The researchers, who are based at the interdisciplinary Ginzton Lab in Stanford, have successfully employed computer based algorithms to optimise the device structure before making it in the lab in a systematic way which could be applied to similar devices in an array of fields.
A “multiplexer” is a device which reads in a series of inputs and then selects one to be transmitted through the device, thus acting as a ‘single-input, multiple-output’ switch. A demultiplexer is a device which performs the opposite function and is often used in conjunction with a multiplexer. Systems which consist of the two are often simply known as “multiplexers” and are very important for data communication.
Multiplexer systems allow costs to be cut down for systems since they allow several different information streams to be transmitted and received using a single channel, rather than creating a single channel for each stream.
Wavelength division multiplexing, or ‘WDM’, is an important area of silicon photonics and is already used in several devices. The idea behind WDM is to encode different pieces of information using different wavelengths of light which may then be transmitted together, for example down an optical-fibre, before being separated again at the other end. This method is useful because it means you can send a large amount of data whilst still using relatively low transmission rates, which are easier to handle by the devices receiving the data. The demultiplexer made in this paper is a “silicon wavelength demultiplexer” which splits an incoming mix of 1300nm and 1550nm light into two output waveguides, one for each wavelength.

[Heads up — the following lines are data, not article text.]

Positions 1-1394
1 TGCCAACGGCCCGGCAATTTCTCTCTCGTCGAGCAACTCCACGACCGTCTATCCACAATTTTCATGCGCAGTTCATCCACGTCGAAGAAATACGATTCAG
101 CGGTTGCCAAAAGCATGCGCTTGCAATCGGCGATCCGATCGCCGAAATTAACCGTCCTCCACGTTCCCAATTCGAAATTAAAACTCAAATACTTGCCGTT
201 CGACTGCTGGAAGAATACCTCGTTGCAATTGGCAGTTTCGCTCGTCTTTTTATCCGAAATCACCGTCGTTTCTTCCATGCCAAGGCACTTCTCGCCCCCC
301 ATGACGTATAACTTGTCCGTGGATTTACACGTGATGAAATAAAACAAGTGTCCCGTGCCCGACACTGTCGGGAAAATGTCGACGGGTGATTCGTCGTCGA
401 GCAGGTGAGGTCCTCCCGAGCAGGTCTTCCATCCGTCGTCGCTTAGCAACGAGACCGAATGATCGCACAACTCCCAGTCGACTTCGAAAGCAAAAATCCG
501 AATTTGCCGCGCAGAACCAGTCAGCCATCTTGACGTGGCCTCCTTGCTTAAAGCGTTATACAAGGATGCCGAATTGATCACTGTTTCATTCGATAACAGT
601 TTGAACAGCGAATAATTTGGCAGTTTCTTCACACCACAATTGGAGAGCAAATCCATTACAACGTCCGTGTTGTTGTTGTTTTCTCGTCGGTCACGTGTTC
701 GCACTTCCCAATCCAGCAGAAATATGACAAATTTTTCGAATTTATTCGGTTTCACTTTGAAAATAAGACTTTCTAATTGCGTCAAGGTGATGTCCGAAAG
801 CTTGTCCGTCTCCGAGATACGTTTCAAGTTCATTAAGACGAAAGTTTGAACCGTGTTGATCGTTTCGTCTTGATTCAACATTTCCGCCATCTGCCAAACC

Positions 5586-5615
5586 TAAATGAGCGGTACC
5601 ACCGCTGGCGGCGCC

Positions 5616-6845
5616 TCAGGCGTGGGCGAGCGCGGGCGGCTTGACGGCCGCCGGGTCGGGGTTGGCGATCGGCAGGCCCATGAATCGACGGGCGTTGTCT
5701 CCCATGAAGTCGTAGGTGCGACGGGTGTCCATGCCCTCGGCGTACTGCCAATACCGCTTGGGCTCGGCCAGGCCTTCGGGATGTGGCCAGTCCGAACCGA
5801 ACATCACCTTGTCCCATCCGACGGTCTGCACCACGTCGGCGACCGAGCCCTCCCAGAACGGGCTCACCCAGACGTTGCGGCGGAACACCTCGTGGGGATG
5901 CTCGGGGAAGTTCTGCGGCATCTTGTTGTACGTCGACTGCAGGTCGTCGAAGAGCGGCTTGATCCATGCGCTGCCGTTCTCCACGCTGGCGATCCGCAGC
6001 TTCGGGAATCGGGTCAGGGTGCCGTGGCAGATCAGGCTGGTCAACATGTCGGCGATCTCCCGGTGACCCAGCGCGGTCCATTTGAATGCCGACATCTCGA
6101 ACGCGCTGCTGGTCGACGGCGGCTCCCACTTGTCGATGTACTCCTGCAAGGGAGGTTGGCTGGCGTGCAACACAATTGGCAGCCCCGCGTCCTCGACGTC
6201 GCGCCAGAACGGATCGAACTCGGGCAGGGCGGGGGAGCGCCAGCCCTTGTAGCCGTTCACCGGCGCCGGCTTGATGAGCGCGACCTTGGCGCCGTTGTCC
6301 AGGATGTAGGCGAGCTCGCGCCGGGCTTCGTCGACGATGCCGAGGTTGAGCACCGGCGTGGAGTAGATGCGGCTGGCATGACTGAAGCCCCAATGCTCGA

Photonic device design is currently not automated, with much of it being done heuristically, and therefore is not ideal for mass production and commercialisation. The authors of this work hoped that if this process could be automated to the same extent as in electrical circuit design then this would be extremely beneficial.
The authors attempted to automate the design process by developing a set of algorithms which optimize the device design subject to a set of constraints. These consist of both physics constraints, the light must obey Maxwell’s equations, and device performance constraints, the signal must be ‘clean’ enough. They used their algorithm to optimize the device design on a computer before fabricating the optimized structure in the lab using a silicon layer on silicon dioxide. The structure was then tested and found to have very good device performance.